DIVORCE FOR MEN IN IRELAND

Most Irish men are vaguely aware that men get a raw deal in the divorce courts, but were you aware just how raw that deal is?

Some recent research by an Irish student has revealed some startling and disturbing facts:

A new study has found that 99 percent of Irish husbands lose their homes during divorces.

An Irish graduate law student, Róisín O’Shea,  has observed that during family law cases courts give one spouse the right to live alone in the family home. The husbands are favored only one percent of the time.

In seven out of ten cases the judge ordered a transfer of the property into the wife’s name.

During 160 contested cases when an order was made to sell the home the wife received more than half of the proceeds in 25 percent of the cases. During the other 75 percent the proceeds were split.

The graduate student has observed 493 judicial separation and divorce cases in Dublin, Cork and the southeast since October 2008. She observed that 73 percent of judicial separation and 54 percent of divorce application were filed by the wives.

“To date, all of the contested cases that I have observed were brought by the wife," said O’Shea, while speaking to the Sunday Business Post. “I have not seen a single case where the wife was ordered to pay maintenance for children or a spouse.

Without fail, where maintenance is at issue, it is the husband who has been ordered to pay.”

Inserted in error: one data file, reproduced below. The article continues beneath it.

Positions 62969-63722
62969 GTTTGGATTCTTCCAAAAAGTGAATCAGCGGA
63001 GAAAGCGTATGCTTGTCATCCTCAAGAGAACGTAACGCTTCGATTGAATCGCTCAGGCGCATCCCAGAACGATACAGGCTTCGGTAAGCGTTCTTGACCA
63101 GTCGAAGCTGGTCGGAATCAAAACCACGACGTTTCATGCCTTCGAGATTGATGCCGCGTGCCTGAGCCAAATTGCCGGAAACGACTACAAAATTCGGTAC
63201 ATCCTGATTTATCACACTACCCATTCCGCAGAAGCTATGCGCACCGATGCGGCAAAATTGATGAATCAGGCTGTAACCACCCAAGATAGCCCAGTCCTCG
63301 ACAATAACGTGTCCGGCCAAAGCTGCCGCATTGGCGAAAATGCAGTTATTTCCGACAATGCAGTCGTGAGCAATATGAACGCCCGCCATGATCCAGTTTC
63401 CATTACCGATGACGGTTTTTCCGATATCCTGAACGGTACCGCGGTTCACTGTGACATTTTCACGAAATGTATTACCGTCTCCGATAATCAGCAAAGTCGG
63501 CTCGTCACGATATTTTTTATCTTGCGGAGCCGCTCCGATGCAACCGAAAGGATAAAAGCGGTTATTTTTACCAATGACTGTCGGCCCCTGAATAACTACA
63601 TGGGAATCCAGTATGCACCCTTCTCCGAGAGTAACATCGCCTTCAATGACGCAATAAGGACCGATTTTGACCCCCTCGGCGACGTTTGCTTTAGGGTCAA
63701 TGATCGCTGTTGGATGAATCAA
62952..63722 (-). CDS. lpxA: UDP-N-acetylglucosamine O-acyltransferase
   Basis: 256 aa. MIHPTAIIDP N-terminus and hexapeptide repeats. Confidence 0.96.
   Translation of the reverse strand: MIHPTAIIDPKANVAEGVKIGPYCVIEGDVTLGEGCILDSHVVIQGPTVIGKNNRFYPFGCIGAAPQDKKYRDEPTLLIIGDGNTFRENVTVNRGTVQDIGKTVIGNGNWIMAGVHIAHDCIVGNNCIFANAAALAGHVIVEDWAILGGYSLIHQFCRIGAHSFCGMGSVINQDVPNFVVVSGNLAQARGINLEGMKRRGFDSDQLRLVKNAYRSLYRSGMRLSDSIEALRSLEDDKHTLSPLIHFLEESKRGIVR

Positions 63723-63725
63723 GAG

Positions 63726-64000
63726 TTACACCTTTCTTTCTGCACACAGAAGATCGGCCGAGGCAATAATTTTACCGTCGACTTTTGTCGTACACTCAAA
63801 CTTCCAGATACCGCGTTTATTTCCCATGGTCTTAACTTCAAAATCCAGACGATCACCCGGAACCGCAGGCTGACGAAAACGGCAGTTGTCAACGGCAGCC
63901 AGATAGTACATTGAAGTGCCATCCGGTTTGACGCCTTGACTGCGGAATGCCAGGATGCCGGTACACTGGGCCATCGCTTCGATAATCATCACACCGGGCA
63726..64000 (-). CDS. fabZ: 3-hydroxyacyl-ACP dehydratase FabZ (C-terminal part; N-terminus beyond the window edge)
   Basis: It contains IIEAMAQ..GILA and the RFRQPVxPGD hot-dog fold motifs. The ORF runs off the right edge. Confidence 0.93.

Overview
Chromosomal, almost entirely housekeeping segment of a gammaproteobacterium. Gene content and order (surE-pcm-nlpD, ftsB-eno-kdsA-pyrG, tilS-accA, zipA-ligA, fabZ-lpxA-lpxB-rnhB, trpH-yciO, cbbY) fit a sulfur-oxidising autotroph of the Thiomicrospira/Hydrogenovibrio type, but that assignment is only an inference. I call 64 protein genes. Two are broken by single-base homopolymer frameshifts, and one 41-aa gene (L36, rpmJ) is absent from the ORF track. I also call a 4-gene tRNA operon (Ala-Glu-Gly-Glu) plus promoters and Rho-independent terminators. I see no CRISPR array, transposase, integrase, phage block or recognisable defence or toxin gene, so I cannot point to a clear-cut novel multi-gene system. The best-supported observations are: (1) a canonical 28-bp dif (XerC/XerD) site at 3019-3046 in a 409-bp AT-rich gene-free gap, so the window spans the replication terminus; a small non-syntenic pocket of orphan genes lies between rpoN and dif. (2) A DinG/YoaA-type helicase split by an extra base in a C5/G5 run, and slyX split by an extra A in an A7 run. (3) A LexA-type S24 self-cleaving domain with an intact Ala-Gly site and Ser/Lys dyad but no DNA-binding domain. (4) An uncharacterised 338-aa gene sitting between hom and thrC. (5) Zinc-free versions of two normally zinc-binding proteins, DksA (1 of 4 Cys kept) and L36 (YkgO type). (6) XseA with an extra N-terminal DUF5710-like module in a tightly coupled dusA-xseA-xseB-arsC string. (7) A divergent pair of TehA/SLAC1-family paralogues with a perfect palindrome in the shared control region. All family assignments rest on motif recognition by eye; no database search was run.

She also pointed out that in most contested maintenance cases the husbands argued that they were being denied access to their children. Although many of the father’s asked for joint custody she said that she had only observed this in two cases.

With falling property prices in Ireland the courts are also seeing people returning to the courts to re-visit financial orders when people have in negative equity or in arrears of mortgage payment.

In many cases she said “Agreements reached cannot be performed and maintenance orders cannot be discharged…This means that the judiciary are increasingly faced with the reality of debt division, rather than equitable provision."

...

Roisin O'Shea, the award-winning researcher who carried out the study, said that the courts were at risk of "setting men up to not be able to pay" their child maintenance because of the speed in which cases are heard and a failure by the justice system to examine ability to pay.

These figures are especially concerning when you consider that the number of divorced people in Ireland has risen by more than 150% in 10 years. According to the Central Statistics Office (CSO) the number of divorces in 2011 stood at 87,770 – up from 35,059 recorded in the 2002 census.

The number of married people in Ireland increased by almost 10% between 2006 and 2011. And the highest rates of marriage breakdown were in the cities, Limerick had the highest rate of divorce with 13.5%. Waterford and Dublin were second and third with 12.5% and 12.4% respectively.

Clearly this inequitable situation cannot be allowed to continue given the biased and unfair laws under which men labour in this supposed age of equality.

http://arcmedlaw.com/wp/docs/Headline_Findings_phd_ROS.pdf

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